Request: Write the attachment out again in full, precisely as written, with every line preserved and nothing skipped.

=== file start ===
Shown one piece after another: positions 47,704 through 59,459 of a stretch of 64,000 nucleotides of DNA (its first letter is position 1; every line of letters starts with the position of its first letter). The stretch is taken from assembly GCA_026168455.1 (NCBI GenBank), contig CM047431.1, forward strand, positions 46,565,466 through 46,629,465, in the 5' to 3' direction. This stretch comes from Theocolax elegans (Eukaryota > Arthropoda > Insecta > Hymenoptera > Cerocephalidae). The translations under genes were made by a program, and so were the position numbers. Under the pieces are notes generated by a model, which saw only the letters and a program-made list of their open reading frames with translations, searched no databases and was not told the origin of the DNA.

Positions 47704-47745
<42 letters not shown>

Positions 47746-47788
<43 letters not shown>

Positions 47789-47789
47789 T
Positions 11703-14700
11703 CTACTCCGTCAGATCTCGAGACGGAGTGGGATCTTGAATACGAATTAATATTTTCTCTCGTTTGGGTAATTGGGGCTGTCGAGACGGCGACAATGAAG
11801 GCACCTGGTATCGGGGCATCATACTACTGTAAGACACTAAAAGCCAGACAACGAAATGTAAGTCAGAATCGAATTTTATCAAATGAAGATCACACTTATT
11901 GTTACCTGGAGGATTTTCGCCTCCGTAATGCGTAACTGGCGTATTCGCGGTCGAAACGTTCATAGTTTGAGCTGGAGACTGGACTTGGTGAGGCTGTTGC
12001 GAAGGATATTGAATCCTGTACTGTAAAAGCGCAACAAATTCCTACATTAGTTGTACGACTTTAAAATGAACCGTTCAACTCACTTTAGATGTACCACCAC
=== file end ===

Shown one piece after another: positions 47,704 through 59,459 of a stretch of 64,000 nucleotides of DNA (its first letter is position 1; every line of letters starts with the position of its first letter). The stretch is taken from assembly GCA_026168455.1 (NCBI GenBank), contig CM047431.1, forward strand, positions 46,565,466 through 46,629,465, in the 5' to 3' direction. This stretch comes from Theocolax elegans (Eukaryota > Arthropoda > Insecta > Hymenoptera > Cerocephalidae). The translations under genes were made by a program, and so were the position numbers. Under the pieces are notes generated by a model, which saw only the letters and a program-made list of their open reading frames with translations, searched no databases and was not told the origin of the DNA.

Positions 47704-47745
<42 letters not shown>

Positions 47746-47788
<43 letters not shown>

Positions 47789-47789
47789 T
Positions 11703-14700
11703 CTACTCCGTCAGATCTCGAGACGGAGTGGGATCTTGAATACGAATTAATATTTTCTCTCGTTTGGGTAATTGGGGCTGTCGAGACGGCGACAATGAAG
11801 GCACCTGGTATCGGGGCATCATACTACTGTAAGACACTAAAAGCCAGACAACGAAATGTAAGTCAGAATCGAATTTTATCAAATGAAGATCACACTTATT
11901 GTTACCTGGAGGATTTTCGCCTCCGTAATGCGTAACTGGCGTATTCGCGGTCGAAACGTTCATAGTTTGAGCTGGAGACTGGACTTGGTGAGGCTGTTGC
12001 GAAGGATATTGAATCCTGTACTGTAAAAGCGCAACAAATTCCTACATTAGTTGTACGACTTTAAAATGAACCGTTCAACTCACTTTAGATGTACCACCAC